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Protecting your product’s design and function are equally sound IP investments

illustration of design plans

In the world of product development, it isn’t just about building a better working mousetrap. Often, success can come from designing a better looking one too. And once you nail the perfect combination of design (or form) and function, you’ll want to make sure it’s protected with the appropriate intellectual property (IP) rights.

So, whether your product stands out and attracts customers because of its “look” or how it works, you might want to pay attention to this helpful advice from Smart & Biggar IP advisors Jeff Slater and Lionel Fishman.

Slater and Fishman are experts in IP law and practice and understand how it works in Canada and around the world. They help companies navigate the complex mosaic of IP rights – whether it’s through the use of trademarks, designs, patents or copyrights – and develop IP strategies that often lead to increased profits.

In Canada, a patent allows you to protect inventive aspects of how your product works, and an industrial design registration lets you also protect novel aspects of its unique appearance or design. In the U.S. the same IP rights are known as ‘utility patents’ and ‘design patents’.

“An industrial design or design patent protects the aesthetic appearance of a product,” said Fishman. “If a customer is drawn to your product because of how it looks, there’s intangible value that can only be realized through IP protection.”

How can a design or utility patent make your product more profitable?

Investing in patent protection requires commitment and careful planning to align and balance the costs, which can be significant, against meaningful returns in order to justify the expense. But, once obtained, a patent will provide you with exclusivity over your invention, allowing you to prevent competitors from adopting your patented technology.

Registering an industrial design is a cost-effective way to harness and leverage the value of your business’s IP, complementing or replacing patent protection depending on what unique or novel aspects draw your customers to your products.

A unique design is a sure-fire way to ensure your product stands out amongst your competitors and when protected with IP rights it can allow you to protect your market share and maintain a price advantage. Think of the example of design-forward companies like Umbra who elevated the ordinary waste-paper bin and other household items as a form of personal expression.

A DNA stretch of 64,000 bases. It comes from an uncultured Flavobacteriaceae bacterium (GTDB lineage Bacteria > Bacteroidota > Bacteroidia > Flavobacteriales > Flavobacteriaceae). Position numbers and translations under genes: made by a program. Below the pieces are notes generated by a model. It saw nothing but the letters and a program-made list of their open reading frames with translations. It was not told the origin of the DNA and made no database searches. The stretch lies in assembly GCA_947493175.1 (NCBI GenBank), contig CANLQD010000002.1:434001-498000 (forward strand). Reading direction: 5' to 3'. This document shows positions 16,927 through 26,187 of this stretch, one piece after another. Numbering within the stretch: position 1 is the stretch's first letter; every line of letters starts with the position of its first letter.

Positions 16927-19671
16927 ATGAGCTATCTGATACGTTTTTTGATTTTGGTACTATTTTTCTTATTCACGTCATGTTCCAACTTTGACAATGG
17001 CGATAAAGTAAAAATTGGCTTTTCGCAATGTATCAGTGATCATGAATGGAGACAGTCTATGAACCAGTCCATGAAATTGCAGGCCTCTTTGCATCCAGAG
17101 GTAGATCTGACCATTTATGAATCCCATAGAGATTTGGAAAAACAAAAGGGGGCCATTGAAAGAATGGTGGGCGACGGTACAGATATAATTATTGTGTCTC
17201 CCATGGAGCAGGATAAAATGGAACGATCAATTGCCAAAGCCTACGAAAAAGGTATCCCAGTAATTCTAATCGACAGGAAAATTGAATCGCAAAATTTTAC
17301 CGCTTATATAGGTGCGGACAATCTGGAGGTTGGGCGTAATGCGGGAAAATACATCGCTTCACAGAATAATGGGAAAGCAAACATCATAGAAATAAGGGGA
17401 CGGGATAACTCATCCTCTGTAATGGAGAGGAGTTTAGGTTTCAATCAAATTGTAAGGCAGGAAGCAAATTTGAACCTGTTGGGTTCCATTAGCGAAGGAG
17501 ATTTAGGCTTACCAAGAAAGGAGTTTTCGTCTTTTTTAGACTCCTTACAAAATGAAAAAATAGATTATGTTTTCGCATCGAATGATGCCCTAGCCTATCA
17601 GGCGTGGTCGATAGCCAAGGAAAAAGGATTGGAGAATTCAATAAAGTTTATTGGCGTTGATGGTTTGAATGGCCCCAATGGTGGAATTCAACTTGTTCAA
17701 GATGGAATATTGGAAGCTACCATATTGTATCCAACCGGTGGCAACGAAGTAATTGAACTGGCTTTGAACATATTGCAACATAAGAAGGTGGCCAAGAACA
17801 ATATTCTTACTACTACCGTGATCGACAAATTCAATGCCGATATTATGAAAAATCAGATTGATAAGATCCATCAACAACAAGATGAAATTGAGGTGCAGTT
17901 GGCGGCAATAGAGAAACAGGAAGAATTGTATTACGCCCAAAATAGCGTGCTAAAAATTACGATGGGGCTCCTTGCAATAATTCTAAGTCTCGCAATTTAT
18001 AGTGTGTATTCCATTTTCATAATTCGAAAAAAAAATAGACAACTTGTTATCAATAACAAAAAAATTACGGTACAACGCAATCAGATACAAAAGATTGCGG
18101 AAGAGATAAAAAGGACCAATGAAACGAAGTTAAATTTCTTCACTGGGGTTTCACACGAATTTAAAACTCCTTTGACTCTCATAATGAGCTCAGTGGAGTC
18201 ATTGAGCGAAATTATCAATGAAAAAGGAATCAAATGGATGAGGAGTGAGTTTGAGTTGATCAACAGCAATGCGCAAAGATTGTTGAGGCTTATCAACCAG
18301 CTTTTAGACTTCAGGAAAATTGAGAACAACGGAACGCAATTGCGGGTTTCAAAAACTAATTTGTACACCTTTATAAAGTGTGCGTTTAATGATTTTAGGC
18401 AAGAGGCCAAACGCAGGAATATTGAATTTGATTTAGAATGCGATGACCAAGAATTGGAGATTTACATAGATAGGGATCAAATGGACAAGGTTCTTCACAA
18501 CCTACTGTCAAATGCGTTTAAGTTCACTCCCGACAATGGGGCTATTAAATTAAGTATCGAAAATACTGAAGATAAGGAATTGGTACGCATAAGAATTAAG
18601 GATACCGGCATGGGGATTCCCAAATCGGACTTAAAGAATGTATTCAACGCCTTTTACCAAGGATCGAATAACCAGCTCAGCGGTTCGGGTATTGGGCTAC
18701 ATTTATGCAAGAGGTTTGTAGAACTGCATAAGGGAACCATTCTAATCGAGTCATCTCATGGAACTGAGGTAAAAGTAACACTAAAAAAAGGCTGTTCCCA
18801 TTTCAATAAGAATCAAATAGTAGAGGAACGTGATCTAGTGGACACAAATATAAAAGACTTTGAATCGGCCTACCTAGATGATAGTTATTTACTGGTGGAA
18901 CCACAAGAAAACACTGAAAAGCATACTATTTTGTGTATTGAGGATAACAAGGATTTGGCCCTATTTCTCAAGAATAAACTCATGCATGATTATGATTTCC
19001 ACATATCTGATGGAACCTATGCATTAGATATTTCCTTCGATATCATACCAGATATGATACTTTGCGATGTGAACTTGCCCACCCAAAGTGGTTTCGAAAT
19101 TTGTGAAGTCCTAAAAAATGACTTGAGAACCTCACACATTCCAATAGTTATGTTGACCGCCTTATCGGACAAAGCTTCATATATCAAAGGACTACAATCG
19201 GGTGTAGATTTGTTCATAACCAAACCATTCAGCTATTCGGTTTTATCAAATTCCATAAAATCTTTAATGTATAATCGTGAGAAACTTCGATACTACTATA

“Industrial design registrations are cost effective to acquire,” said Fishman. “The process is relatively simple because the application basically includes a set of drawings without a written technical description.”

Having a solid portfolio of patents and designs creates business value and can provide assurance and confidence to potential investors that your product and market are protected.

While the opportunity to maximize value by protecting your design IP is clear, you’ll also need to avoid some common pitfalls.

“An area that can become an issue is an energetic marketing department that wants to ‘tell and sell’ the product on their website or in a white paper too early,” said Slater. “When it comes to utility patents and design patents, showing off your invention or design too early in the process, and before you have filed for protection, is called “public disclosure” and can be detrimental.”

Protecting your product with a patent or industrial design is basically putting up a “do not trespass” sign that will keep other companies from copying your product and infringing on your IP rights. It may also protect you from a potential costly lawsuit down the road if someone else files an application for a similar invention, and you find yourself walking on someone else’s lawn.